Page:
The Government has now committed, albeit loosely, to an economy stabilising initiative. Despite the often contradictory scientific and medical advice, come 1st July the majority of non-essential retail will be able to reopen to the public. They will, however, not be opening up to the same world they closed their doors to back in March. How we go to work, how we conduct business and how we interact with each other has likely changed forever. Over the next few months’ it will be crucial for businesses to devote adequate time not only to the reopening process, but to the stimulation and assessment of their changed business needs. With that in mind, this article aims to disclose some practical considerations for businesses looking to navigate the post lockdown landscape and implement positive changes that will only come from intense self-assessment.
For businesses who have reduced their output or even suspended it entirely, a key step in reviving the business will be understanding which of their contractual rights have been preserved. At the same time, they will need to communicate and collaborate with clients to find a mutually agreeable way to deal with the challenges created by business standstill.
Government guidance on this matter was published in early May, a summary of which can be found here. The guidance is generic and non-statutory, stressing the need for “responsible and fair behaviour where possible”. As a starting point, the following practical steps should be taken at a bare minimum:
Suitability of premises
Many businesses have found that one small silver lining from the lockdown was their ability to continue to function in some form having adopted a remote-working situation. Many will now favour this approach albeit while sacrificing some of the benefits that come with physical interaction. In addition, through assessment of company direction, certain elements of production or aspects of services that were suspended due to an inability to function may remain so. In other words, suspension may turn into expulsion.
Business will have to decide if their premises now suits their business needs. In most cases there will have been regular correspondence between landlords and tenants throughout this period of lockdown and an abundance of considerations will need to be assessed when business is able to restart. With a more remote staff, change in output, social distancing and health considerations all at play, a company’s current working environment may no longer be suitable or even financially viable.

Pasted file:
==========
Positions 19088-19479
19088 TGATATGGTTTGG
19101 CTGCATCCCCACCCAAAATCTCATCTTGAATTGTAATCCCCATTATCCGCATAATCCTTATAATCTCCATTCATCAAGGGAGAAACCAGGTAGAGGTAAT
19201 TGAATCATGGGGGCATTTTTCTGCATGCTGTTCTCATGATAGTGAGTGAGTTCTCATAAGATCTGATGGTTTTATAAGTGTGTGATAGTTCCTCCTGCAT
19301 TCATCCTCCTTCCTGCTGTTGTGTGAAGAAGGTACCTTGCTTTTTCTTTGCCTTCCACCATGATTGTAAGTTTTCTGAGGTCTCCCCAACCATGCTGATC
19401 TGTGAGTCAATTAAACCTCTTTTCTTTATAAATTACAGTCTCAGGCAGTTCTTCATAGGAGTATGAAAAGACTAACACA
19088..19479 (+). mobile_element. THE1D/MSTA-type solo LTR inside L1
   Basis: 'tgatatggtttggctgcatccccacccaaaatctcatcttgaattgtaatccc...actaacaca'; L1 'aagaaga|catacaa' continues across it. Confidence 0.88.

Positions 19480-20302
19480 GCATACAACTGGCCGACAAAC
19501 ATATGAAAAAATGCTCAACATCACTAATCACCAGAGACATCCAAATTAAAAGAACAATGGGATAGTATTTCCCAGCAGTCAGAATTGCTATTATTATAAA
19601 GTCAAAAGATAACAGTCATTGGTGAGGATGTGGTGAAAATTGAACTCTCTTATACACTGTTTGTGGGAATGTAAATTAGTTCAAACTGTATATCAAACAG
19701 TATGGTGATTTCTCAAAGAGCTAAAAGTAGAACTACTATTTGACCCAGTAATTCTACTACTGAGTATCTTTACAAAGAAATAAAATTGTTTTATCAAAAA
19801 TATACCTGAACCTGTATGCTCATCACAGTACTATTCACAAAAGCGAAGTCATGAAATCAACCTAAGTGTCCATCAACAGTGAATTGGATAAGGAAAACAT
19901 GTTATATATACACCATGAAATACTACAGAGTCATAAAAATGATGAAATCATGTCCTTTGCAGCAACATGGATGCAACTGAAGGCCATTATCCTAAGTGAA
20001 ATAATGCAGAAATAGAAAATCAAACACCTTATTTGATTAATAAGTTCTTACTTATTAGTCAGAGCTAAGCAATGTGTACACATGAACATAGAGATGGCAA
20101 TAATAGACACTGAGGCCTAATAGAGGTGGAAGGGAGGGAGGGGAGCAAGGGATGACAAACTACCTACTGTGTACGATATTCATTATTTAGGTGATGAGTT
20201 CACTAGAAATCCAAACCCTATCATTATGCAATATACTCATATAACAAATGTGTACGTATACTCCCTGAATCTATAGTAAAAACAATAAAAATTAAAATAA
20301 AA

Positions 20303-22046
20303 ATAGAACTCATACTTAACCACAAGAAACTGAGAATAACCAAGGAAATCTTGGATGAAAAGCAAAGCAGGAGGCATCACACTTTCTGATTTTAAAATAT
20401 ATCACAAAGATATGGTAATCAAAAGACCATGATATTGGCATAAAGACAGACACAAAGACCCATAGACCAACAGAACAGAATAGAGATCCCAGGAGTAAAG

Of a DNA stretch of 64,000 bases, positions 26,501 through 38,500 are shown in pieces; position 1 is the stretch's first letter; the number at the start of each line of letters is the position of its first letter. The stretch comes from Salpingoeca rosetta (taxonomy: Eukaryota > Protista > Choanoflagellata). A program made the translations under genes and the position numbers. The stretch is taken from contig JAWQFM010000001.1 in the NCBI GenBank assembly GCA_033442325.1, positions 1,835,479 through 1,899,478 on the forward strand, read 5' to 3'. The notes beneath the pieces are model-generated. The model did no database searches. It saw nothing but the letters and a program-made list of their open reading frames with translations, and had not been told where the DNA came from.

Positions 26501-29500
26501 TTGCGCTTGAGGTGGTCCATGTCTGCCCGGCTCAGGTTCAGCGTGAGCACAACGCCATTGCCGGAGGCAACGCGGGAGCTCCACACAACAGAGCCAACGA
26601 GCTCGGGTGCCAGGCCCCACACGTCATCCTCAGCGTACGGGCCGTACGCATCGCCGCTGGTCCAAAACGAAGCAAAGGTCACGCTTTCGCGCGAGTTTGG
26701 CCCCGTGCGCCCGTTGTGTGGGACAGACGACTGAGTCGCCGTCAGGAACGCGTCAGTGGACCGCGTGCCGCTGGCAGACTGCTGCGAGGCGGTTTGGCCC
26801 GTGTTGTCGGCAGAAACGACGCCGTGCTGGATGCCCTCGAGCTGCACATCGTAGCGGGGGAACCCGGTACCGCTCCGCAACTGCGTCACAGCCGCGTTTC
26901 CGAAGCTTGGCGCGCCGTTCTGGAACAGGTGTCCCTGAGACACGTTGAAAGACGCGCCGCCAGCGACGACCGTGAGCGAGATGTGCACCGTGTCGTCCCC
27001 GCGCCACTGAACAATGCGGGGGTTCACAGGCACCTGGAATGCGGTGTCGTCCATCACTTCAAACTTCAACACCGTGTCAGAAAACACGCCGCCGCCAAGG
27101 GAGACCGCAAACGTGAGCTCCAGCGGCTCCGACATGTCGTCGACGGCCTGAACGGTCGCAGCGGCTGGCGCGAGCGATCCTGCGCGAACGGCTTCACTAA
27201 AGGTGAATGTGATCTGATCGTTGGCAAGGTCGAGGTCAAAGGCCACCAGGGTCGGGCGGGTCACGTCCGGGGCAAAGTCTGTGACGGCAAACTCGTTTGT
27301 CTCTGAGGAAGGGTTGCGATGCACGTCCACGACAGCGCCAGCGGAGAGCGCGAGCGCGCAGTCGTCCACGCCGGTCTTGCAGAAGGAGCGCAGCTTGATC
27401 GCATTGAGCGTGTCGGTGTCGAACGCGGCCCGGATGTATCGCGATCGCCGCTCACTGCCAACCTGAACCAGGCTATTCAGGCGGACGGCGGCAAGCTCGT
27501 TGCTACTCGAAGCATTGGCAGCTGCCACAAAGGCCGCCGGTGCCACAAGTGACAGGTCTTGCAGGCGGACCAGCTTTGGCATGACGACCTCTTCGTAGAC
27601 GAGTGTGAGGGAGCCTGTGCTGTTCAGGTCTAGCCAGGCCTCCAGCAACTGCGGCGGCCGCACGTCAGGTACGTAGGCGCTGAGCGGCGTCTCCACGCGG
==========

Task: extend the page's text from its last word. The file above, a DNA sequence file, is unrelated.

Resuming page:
We discussed the Government’s pending code of practice that aims to give clarity and reassurance to high street businesses and landlords over rent payments here. In summary, a new working group has been established within the commercial rental sector in order to encourage fair and transparent discussions between landlords and tenants over rental payments during the coronavirus pandemic, guidance on rent arrear payments, and the treatment of those that are sub-letting or suppliers. This is one of a number of initiatives we can expect to be announced as and when businesses return.
Given the often drastic nature of the changes that have been forced upon businesses due to the pandemic, it is unlikely their governance and corporate documents are prepared for, or have been acclimatised to, a less traditional means of conducting businesses. Practically, companies will need to consider the following:
By way of an example, whilst many companies will always have conducted board meeting digitally, others may be faced with more digital-resistant directors. Procedurally, where Board meetings are conducted electronically, express consent must have been sought in advance, arrangements must be in place that enable everyone to see or hear the other directors, and minutes are to be circulated to all following conclusion. Crucially, companies should use this time to reflect and adapt. In review of their articles of association, it is likely that other items may be purged or amended that better represent the companies post-lockdown ideal.
Whilst addressing social distancing, concerns regarding hygiene and commuting by public transport are likely to be the most pressing issues. With reduced demand or business interruption, it may be that staff size will have to be considered. It is therefore no surprise that, according a recent survey, two thirds of the global workforce are experiencing high levels on anxiety around job security.
Where the mental health of the workforce is low it will have an impact on productivity, absenteeism and a business’s ability to attract and retain key talent. Research suggests that work anxiety often stems from a lack of leadership and/or understanding of the needs of the business. Openness and honesty are great forms of motivation especially when a challenging period of change is on the horizon; two way dialogue addresses the needs of both parties. Scrutinize both pre-lockdown and during-lockdown employee activity, identify the issues and communicate them to colleagues.
Where your business has taken advantage of the government’s furlough scheme, it may be necessary to consider the roles of those employees. Assess how you may retrain or redeploy those workers, potentially on a part-time basis. With sweeping changes comes administrative edits too. This is a great opportunity to update policies, rewriting them to reflect an updated working approach, future business conduct, and to incorporate the necessary health and safety requirements.